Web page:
Editor’s Note: Sign up for CNN’s Wonder Theory science newsletter. Explore the universe with news on fascinating discoveries, scientific advancements and more.
Scientists have discovered direct evidence that people in Europe used psychoactive drugs during the Bronze Age, possibly as part of ancient rituals.
Traces of alkaloid substances that originate in plants and are known to affect perception and cause delirium and euphoria were preserved in strands of human hair dating to around 3,000 years ago. Researchers found the hairs, along with other funerary artifacts, in the burial cave Es Càrritx in Menorca, one of the Balearic Islands off Spain’s eastern coast in the Mediterranean Sea.
Chemical analysis revealed the stimulant ephedrine in the hairs. Analysis also detected atropine and scopolamine — both are psychoactive compounds that can cause disorientation, sensory disruption and vivid hallucinations, researchers reported Thursday in the journal Scientific Reports.
Drug use among humans is a practice known to be thousands of years old, based on clues that were previously uncovered in Eurasia and the Americas. But in Europe, the presence of mind-altering plants at prehistoric sites offered archaeologists an incomplete picture; until now, they lacked evidence that people in ancient communities ingested the plants, said lead study author Elisa Guerra-Doce, an associate professor of prehistory at the University of Valladolid in Spain.
With these new findings, “we are presenting the earliest evidence of drug consumption in European prehistory,” Guerra-Doce told CNN.
Es Càrritx was discovered in 1995; its entrance is about 82 feet (25 meters) from the top of a cliff, and there are seven chambers within the cavern. From 1400 BC to 800 BC it was a funerary site, and more than 200 adults and children — male and female — were buried there.
However, some corpses received special treatment. After they were brought to the funeral cave, locks of their hair were tinted red, and strands were carefully combed, cut and then sealed inside tubes made of antler or wood. At other burial sites where this ritual was performed, these receptacles were placed near the bodies. But in Es Càrritx, 10 of these containers — along with other funerary artifacts — were hidden in another chamber, the study authors reported.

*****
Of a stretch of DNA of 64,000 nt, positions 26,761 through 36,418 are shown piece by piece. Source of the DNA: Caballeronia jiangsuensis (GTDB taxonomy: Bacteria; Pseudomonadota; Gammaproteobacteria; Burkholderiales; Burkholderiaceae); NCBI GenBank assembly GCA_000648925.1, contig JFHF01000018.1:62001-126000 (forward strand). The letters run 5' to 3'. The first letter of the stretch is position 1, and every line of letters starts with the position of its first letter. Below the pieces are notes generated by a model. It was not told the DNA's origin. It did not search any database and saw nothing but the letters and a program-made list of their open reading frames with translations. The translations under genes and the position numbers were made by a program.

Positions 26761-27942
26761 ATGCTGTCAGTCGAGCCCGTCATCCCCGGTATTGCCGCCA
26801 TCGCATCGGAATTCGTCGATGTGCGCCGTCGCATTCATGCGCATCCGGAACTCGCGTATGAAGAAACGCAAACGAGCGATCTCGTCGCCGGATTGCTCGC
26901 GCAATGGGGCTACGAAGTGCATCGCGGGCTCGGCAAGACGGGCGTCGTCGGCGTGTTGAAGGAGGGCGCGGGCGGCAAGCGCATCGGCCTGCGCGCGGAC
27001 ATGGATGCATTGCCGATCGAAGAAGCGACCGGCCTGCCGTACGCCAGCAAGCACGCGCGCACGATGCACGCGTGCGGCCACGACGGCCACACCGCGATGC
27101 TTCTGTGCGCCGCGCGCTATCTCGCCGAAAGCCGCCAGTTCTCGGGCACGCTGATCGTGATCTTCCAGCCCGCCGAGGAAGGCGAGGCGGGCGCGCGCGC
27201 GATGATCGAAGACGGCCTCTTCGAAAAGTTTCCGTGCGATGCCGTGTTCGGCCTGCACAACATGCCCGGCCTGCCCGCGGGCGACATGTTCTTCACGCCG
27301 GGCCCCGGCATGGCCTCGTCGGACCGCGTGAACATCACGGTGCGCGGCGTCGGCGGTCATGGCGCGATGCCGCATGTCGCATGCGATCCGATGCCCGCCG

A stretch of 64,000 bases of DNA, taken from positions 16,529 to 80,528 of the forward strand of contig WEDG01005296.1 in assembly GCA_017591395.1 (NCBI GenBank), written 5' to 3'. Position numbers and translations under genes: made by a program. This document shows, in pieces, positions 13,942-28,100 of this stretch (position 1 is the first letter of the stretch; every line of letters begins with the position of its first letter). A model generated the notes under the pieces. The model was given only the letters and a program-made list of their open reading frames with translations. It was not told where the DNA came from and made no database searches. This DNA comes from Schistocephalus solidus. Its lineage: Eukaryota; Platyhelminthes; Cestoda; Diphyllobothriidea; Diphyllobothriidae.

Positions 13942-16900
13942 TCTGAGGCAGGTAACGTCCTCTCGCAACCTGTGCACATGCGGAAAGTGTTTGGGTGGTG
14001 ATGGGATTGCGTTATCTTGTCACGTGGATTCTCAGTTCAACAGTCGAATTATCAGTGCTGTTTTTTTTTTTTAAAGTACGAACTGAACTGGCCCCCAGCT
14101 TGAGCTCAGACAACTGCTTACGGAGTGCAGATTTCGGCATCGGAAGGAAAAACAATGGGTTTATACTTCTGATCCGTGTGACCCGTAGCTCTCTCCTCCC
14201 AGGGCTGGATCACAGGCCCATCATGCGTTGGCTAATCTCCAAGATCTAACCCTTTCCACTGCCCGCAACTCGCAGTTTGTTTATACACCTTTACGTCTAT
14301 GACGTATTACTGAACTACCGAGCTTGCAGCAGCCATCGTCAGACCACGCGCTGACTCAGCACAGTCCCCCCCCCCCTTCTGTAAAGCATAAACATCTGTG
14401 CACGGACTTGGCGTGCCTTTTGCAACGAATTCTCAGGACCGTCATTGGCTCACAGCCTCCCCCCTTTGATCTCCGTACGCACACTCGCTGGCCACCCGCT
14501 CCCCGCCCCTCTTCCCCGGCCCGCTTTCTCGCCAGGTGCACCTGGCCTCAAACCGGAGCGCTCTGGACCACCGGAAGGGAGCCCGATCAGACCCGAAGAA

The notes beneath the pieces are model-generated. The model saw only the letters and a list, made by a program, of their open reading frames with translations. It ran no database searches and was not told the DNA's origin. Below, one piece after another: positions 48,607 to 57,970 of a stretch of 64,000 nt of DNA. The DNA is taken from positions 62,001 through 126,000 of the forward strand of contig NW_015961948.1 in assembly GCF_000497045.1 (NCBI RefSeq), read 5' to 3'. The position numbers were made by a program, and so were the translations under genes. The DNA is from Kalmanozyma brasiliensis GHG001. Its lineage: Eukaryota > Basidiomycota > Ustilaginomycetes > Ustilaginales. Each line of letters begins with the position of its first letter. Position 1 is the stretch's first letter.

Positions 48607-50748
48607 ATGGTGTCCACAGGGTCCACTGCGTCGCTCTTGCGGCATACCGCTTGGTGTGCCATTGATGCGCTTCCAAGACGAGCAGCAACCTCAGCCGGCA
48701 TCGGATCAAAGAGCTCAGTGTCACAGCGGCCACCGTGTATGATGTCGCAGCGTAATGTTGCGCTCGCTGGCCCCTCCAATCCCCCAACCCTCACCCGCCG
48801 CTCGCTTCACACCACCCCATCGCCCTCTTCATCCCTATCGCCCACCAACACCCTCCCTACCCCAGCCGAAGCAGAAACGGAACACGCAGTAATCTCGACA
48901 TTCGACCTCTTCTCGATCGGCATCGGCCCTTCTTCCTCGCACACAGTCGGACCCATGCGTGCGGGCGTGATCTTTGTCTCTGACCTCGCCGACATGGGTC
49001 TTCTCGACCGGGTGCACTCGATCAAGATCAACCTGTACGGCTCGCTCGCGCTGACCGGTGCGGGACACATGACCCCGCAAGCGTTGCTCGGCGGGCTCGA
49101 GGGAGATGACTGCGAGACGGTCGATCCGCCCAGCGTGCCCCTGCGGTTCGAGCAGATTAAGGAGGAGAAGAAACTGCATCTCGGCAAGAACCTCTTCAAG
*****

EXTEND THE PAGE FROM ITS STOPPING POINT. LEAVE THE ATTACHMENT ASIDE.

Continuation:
Locks of hair in the tubes were reddish and measured up to 5.1 inches (13 centimeters) long, and the researchers analyzed the strands by chemically separating components in the hairs, then identifying molecules by the mass of their ions. The compounds that they detected are all produced by plants that grow on Menorca, such as devil’s snare (Datura stramonium), white henbane (Hyoscyamus albus), mandrake (Mandragora automnalis) and joint pine (Ephedra fragilis).
Visions produced by ingesting scopolamine and atropine can be “violent and unpleasant,” according to Dagmara Socha, a researcher at the University of Warsaw’s Center for Andean Studies in Poland. Socha, who was not involved in the study, investigates the ancient use of mind-bending compounds and recently described the discovery of psychoactive drugs in an ancient trophy head of a sacrificed Nazca child from Peru.
Scopolamine and atropine are found in plants in the genera Datura and Brugmansia — both are in the nightshade family and were used in pre-Columbian South America, Socha told CNN in an email.
For example, the Chibcha people, an Indigenous group from what is now Colombia, “used an infusion of Brugmansia for slaves and wives of dead lords to dull their senses while they were buried alive during the funeral ceremony,” Socha said.
In the Indigenous Shuar communities of the Amazon, disobedient children were disciplined by giving them a juice called maikua, made from Brugmansia flowers. During the ensuing trance, wayward youngsters would commune with their ancestors and learn respect for their elders, Socha said.
But drug use in prehistoric times could be a pleasurable experience, too. Mayans and Aztecs in Mesoamerica used Datura stramonium as an aphrodisiac, she added.
Because the tubes in Menorca’s Es Càrritx cave containing the hair were found in a sealed chamber — untouched since 800 BC — it’s unlikely that the compounds were introduced by modern contamination of the site, Guerra-Doce said. Rather, the hair absorbed the chemicals after ingestion. Drug consumption took place for nearly a year before death, based on analysis along the length of the strands.
Discoveries from Es Càrritx could also shed light on how ritual drug use may have defined certain roles in prehistoric European societies. As only a fraction of the individuals in the burial chamber had their hair dyed, cut and preserved, they may have held special status linked to their use of psychoactive plants, Guerra-Doce said.
“We suggest that maybe there were certain people — religious specialists — who controlled their use of these drugs,” she said. “All this evidence made it seem that maybe certain individuals deserved this hair treatment, and those individuals were the ones who consumed the drugs.”
But for now, that conclusion is just a hypothesis, she added.
“In order to prove it we’d have to carry out more analysis on different individuals,” Guerra-Doce said.
Mindy Weisberger is a science writer and media producer whose work has appeared in Live Science, Scientific American and How It Works magazine.